72: StarForce Must Die

"Steven Davis, CEO of gaming security firm SecurePlay, has written about StarForce on his popular blog, PlayNoEvil. Speaking to The Escapist, Davis says the StarForce controversy diverts attention from the larger issue. 'Several major game companies are the real culprits. They allowed, very effectively, the StarForce brand to be the focus of consumer ire about anti-piracy. That we are talking about a small Russian programming firm, and not the huge companies that use the product, is a testament to the effectiveness of this tactic - the StarForce Trojan Horse.'"

Allen Varney searches for the truth in the controversial case of Gamers v. StarForce.

StarForce Must Die

I think you may be right - but the solution sits in the realm of geeks and nerds for the moment. It's running an OS like Linux where everything is in the open. Facing facts, most people care less about what goes on in the background of their computer than they do about a program working. Companies are going to continue to try to grab a profit out of you any way they can. It's a constant, like Telecoms trying to convince you that they want the legal right to shape traffic for your "protection".

It always irritates me when people attack the publishers' (or whoever's) decision-making on our part, and then proceed to make the decision that we are all being "kicked in the teeth" or "sucking it down" for us. It's really quite demeaning, offensive even, to those of us who don't work ourselves into rages about anonymous anti-cheat data collection that's never even glanced at by a human, or who are really not that bothered by the minuscule chance that SF might possibly maybe do permanent damage to our computers (seeing as we run a similar risk installing anything hardware-related - although, for the record and on balance, I do believe the industry is better off without the likes of SF).

I also find it amusing that both the author and several unrelated others I've come across lately during my interblag travels are describing Steam, GameTap and their peers as the 'alternative' to DRM - when in fact they are textbook definitions, far more so than SF in fact. Just goes to show: it's not the idea that's to blame.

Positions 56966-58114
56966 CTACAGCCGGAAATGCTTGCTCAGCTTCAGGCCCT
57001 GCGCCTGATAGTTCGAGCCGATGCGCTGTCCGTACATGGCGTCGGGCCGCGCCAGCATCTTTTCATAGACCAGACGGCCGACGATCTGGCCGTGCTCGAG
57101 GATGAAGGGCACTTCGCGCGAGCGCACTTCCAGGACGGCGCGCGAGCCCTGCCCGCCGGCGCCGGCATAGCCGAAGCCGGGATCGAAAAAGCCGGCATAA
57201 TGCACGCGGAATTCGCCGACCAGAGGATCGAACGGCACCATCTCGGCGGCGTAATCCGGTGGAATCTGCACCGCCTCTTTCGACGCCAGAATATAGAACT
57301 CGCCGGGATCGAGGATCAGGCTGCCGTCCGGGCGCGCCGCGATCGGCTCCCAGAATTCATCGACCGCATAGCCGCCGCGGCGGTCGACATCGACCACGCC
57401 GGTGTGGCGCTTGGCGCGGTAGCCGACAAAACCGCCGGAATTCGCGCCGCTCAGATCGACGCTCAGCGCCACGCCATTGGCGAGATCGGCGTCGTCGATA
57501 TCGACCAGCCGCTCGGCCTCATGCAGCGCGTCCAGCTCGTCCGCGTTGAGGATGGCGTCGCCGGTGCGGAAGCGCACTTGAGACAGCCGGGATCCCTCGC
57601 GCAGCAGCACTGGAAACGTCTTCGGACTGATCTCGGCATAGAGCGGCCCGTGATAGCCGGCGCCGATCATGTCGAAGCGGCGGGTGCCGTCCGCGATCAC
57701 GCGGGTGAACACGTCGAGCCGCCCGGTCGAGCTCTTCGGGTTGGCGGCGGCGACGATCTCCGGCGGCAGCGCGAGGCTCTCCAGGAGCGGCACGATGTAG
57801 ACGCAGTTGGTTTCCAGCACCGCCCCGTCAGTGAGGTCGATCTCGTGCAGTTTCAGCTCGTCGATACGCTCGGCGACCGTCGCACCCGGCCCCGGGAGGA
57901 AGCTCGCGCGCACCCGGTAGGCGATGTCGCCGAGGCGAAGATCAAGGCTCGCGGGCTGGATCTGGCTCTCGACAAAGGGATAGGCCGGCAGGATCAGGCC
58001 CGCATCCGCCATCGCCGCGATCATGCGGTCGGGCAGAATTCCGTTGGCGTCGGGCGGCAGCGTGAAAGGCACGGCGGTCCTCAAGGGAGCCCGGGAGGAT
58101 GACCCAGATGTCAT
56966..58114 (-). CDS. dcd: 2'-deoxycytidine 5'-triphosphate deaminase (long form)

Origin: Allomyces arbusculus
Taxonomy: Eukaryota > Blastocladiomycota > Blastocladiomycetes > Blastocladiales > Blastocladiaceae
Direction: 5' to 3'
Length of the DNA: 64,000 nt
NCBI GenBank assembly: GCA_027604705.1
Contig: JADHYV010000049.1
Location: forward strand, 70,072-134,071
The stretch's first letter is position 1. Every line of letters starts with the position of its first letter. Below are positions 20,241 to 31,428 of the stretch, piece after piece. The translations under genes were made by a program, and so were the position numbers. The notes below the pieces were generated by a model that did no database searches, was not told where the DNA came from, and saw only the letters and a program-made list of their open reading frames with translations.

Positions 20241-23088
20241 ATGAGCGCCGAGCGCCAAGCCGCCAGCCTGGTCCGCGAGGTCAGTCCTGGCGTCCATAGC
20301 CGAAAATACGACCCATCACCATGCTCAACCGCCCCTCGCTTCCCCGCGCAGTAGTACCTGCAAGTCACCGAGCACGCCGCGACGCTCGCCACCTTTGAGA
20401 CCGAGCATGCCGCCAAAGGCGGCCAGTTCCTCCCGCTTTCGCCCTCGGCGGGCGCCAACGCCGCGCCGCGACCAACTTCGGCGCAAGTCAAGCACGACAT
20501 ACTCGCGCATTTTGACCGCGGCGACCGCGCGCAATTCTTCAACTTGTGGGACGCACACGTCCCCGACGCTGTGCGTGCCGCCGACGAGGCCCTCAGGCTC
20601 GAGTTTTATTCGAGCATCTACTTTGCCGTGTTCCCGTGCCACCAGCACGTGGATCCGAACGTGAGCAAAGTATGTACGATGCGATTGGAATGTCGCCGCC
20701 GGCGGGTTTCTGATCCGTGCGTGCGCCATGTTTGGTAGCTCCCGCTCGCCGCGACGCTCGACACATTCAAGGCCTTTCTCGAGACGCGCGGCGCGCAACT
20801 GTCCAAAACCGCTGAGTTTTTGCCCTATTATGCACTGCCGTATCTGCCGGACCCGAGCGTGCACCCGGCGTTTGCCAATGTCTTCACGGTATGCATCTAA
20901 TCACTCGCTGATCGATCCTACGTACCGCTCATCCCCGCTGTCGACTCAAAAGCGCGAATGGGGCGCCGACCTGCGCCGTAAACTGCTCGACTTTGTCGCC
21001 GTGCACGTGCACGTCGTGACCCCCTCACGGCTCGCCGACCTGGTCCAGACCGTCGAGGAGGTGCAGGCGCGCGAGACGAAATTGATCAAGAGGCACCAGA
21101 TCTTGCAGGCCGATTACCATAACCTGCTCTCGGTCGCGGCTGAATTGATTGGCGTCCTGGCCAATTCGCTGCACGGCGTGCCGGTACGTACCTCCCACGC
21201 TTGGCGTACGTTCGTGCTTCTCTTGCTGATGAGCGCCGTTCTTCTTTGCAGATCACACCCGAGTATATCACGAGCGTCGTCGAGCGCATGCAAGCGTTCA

I see a problem with the argument that says "Without copy protection the games would not sell". GalCivII is a fine counterpoint and so is Paradox Entertainment, one of my favorite companies. Sure, they produce niche hardcore strategy games, but not one of them is copy-protected. They do not even demand the original CD to be in the drive. Yet I still own an original copy of each of their game. And love a simple fact that I can play any of them anytime I want, without rummaging for the CDs (I have all of the games installed on harddisk, all the time). The lack of copy protection plays a big part in my loyalty. The second part is the ongoing support. And of course, the simple fact that their games are just great. Ideas and innovation are what makes the games worth buying. I just bought a budget edition of Tiger Woods 2005 and I am pretty sure I won't buy another edition for several years - I am not interested in incremental updates for a price of a full game. But I know pretty sure I will be getting Europa Universalis III the moment it comes out.

I love the analogy given by the Starforce guys about their product: "Imagine this - your car breaks down, and instead of taking it to the mechanic to be fixed, you go online and start complaining. Such behavior cannot make anything better." And they urge everyone to contact their support if there are any problems. One minor problem with this recommendation is Starforce's complete denial that their software can ever cause any problems. With this belief, how can they fix anything?